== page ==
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Tag : Mole Richardson 412

25 Aug 2019

Anatomy of a publicity session

Whenever I am hired by a client to create imagery my first question is always “What is the mood you’d like me to create for this session?” Sometimes they have a mood board established, sometimes not. The reason I tend to shy away from mood boards, meaning photographs; it is human nature to get a specific shot stuck in our heads. Much like those crazy M.C. Escher drawings where there are two distinct images, but once you see one, you have a hell of a time seeing the other. And since the client wants their marketing to stand out from what has been done in the past, photocopy photography (my term) just isn’t something I’m hired to do, nor do I want to do that type of shooting.

My beloved Mole Richardson Fresnel that I converted into a strobe is one of my most treasured light modifiers.

I almost always assemble all of my modifiers prior to placing them. Space as you can see was tight on this space.

We let the MUA borrow one of our LED lights and modifiers so she could apply makeup in the temperature of the light we were using.

General blocking of a shot is time consuming.

So the stage play “Nine” is based on the 2009 movie of the same name. The client wanted a Vanity Fair look and feel to the images which would all be in black and white….my favorite color btw! Since this is a new client for publicity I did not ask questions like, “How do you want the imagery to smell, taste and sound?” Crazy imagery questions right? But imagery, much like music is just the catalyst to begin a sensory process that takes the viewer into feelings, dreams and memories of their own. It is the reason why I judge imagery by how I feel when I gaze upon the vision. A pretty picture without feeling is just a pretty picture for me.

Poster for Nine the 2009 Movie

Although I would be creating imagery of each individual character, the money shots would be of the group together, nine people in total. For anyone who has shot groups, you know very well the challenges it produces. My situation was no different. Sculpting light for a group of people takes finesse and planning.

So here are the items I chose for this session:

Light modifiers

Strobes

  • All strobes used are Flashpoint 200s and 600s – a combination of pro and non pro I do not use TTL on any of them.

Camera

Atmospheric

The Glow Grand Para 70 is a REMARKABLE modifier. It has taken me six full months to begin to understand how to effectively use this beast. Unlike other focusing rod modifiers its most compelling use is not for the faint of heart, just like the Bron 133 Para line. BUT once I began to understand the nuances of its characteristics it has become my go to modifiers for many, many sessions. In its fully flooded focusing rod position it easily covered the entire group of 9 people. And unlike normal diffused soft or octa boxes, the color punch and contrast is delicious. My client base has been convinced of focusing rod modifier results.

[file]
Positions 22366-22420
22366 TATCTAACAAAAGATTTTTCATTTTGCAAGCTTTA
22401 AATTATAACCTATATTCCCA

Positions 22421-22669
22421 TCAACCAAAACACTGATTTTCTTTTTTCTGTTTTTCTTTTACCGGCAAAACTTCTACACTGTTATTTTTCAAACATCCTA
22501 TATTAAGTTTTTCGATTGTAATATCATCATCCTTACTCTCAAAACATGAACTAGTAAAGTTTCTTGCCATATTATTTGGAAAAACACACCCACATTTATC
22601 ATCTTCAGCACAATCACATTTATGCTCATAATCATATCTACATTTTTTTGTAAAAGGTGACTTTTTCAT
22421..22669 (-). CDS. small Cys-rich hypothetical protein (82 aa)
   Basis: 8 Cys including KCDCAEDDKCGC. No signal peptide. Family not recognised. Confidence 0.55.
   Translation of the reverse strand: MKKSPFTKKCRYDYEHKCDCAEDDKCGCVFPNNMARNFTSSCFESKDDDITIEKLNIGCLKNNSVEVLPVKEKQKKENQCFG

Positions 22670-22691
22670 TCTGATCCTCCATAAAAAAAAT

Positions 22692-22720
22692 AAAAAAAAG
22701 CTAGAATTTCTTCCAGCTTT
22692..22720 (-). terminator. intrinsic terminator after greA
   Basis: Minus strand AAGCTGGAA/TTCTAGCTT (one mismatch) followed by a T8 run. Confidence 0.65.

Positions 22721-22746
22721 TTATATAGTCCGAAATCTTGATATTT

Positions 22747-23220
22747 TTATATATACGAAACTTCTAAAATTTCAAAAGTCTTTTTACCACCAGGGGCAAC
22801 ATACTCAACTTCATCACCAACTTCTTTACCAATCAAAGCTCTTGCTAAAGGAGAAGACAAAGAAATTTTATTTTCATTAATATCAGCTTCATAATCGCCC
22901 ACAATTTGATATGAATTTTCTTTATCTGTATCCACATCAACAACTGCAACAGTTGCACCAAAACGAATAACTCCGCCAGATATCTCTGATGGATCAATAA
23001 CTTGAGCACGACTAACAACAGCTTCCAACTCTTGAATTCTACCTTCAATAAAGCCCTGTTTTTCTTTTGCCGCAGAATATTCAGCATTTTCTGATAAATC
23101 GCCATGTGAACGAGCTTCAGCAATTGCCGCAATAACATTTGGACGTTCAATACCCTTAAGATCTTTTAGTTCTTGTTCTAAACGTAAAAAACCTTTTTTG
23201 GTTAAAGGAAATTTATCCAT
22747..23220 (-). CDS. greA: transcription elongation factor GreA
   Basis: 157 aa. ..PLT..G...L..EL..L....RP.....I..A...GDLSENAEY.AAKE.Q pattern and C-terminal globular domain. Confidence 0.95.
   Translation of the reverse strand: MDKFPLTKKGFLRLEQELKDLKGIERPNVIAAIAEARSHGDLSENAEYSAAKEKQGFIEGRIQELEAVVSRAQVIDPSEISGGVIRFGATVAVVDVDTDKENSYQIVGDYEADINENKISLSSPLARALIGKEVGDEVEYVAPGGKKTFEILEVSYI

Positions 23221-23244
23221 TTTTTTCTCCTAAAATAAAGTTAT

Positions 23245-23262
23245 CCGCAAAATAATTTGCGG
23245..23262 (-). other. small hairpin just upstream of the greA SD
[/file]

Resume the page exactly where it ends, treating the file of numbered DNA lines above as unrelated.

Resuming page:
With a group this large and arranged in the way the client wanted, a very large fill/rim light was needed. This is where I used my Elinchrom 69” with my focusing rod fully flooded. For directional fill I used the Glow EZ with the inner disk/diffusion panel and the grid to direct the fill to where it was needed.

The ability to focus or flood the Glow Grand Para and the Elinchrom 69” is wonderful. Focusing rods replace my need to haul and lug many different sizes and types of modifiers to obtain the characteristics and feeling I am trying to achieve in light. And as I’ve stated earlier, the light they produced when used properly is just exquisite.

As just an example:

This shot of Steve was created with the Glow Grand with the rod in its fully focused position. His ‘scream’ needed to have a spotlight affect the client desired. So instead of having to change the modifier to a ‘spot’ type or apply a grid I just adjust the position of the strobe in the modifier.

In using the Eli 69” as a fill I was able to either fully flood the modifier or use more of a spotlight fill in the situation where I wanted more of a pinpoint for fill. With a group this large that is a godsend. I also used my Mole Richardson as a subtle hair light in those instances where I wanted a glow on the person or persons hair.

The Saberstrip v2.0 which uses an AD200 rather than a speed light is just as remarkable as either a key light, rim light or both. I’m still not sure where Scott is in offering these to the general public, but if and when he does BUY some! LOL I cannot speak highly enough about these unique and incredible modifiers paired with an AD200.

I often find that using gobos to project light patterns on a wall, ceiling, floor or drapes adds more texture and mood to a shot. In this case I asked the client to pick the window gobo she wanted for this mood.